The Green Sheep Committee is Holy Communion Lutheran Church's newest committee. Our mission is to design three "islands" of native plants in order to receive funding from the Alliance for the Chesapeake Bay. This committee meets quarterly and is very action oriented.
PROGRESS REPORT ON THE OUTDOOR CHAPEL AND THE GREEN COMMITTEE TREE-PLANTING PROJECT
July 2014 Update
As you may have heard, Vicar Chas has chosen to build an outdoor chapel as her internship project. The specific design details are still being worked out. We will be dedicating this chapel in memory of Pastor Jim Weis. Norma, his widow and a parishioner, graciously gave us permission to use funds from his memorial fund to finance the project.
Our Green Committee tree planting project is right on schedule. We met June 30 with Joann Freeman of the non-profit group, Alliance for the Chesapeake, which is giving us all the trees as well as shrubs, vines and bushes that grow under the taller trees. On the lawn behind the church we will be planting dogwood and redbud trees. These are beautiful in springtime and will create a canopy of pinkish/purple and white blossoms to greet visitors as they turn the corner onto Old Fallston Road.
We will also be planting on the hill which acts as a berm next to route 152. Again, we are using shorter trees-redbuds and dogwood-because the state has a right of way on some of this land, but the 152 expansion is not planned for anytime in the foreseeable future. These trees will be 5-6 feet tall when they are planted and grow to a height of 20 feet.
Beside our woods, we will be planting fruit and nut bearing trees to provide food for insects, pollinators and small mammals. Some of these trees will grow to be quite large. All of the trees will be species native to our piedmont region of Maryland.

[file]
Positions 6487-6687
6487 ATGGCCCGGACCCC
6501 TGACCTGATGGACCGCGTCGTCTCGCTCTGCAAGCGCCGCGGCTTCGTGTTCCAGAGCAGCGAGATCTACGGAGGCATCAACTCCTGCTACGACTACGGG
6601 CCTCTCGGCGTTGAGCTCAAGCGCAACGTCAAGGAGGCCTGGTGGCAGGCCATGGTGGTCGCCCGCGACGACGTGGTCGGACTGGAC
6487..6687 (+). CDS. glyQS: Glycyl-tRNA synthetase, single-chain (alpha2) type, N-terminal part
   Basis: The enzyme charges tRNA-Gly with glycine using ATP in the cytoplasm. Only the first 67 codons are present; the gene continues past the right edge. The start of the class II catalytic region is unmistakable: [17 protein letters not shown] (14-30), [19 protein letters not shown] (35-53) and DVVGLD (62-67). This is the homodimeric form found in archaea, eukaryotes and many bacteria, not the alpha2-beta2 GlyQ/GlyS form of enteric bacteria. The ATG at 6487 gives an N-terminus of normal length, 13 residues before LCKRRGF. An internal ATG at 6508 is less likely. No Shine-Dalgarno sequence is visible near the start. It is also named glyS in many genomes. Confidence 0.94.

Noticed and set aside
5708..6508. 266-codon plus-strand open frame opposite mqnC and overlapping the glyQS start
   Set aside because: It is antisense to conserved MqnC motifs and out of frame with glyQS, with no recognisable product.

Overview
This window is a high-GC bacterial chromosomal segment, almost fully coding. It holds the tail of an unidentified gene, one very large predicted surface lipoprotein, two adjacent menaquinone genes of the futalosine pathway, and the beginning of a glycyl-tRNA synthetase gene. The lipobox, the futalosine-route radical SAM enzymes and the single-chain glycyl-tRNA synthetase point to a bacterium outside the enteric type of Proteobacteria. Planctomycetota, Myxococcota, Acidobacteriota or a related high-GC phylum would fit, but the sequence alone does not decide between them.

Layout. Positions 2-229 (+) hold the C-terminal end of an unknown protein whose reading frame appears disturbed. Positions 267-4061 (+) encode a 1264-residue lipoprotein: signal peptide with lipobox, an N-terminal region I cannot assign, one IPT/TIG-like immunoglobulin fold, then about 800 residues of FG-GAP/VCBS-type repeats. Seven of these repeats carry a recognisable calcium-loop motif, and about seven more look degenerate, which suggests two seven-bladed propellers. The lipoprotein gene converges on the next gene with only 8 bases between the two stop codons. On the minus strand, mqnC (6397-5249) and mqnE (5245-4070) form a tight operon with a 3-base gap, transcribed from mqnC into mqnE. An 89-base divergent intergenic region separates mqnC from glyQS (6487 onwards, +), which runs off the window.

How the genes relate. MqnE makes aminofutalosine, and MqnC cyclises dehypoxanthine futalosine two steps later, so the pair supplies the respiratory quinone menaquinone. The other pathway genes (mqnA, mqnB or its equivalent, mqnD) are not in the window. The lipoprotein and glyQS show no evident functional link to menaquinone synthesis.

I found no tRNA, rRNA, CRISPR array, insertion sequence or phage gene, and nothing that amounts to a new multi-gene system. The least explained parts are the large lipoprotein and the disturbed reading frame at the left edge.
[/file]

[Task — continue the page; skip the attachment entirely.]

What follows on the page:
Behind the church, beneath the Rose Window, we are going to install a 'rain garden' and fill it with plants that are eaten by the Baltimore Checkerspot, our state butterfly. This butterfly is endangered because of habitat loss and we hope to create a breeding station for them.
When the whole project is finished, we will place signs along a pathway to educate the public about environmental threats. The Chesapeake is threatened by toxic run off. Deforestation in Maryland has reduced the tree canopy which absorbs oxygen. When fully grown, a white oak-our state tree-converts 400 pounds of carbon dioxide into oxygen. However, the average North American uses about 20 tons or 40,000 pounds of carbon dioxide a year.
Again all the plants and trees are free, funded by the Alliance for the Chesapeake. Planting will be done by volunteers and once established the plants and trees will be virtually maintenance-free. If you have any questions, please ask Pastor John, Vicar Chas, or a member of the Green Committee.
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[Updated: January 15, 2016]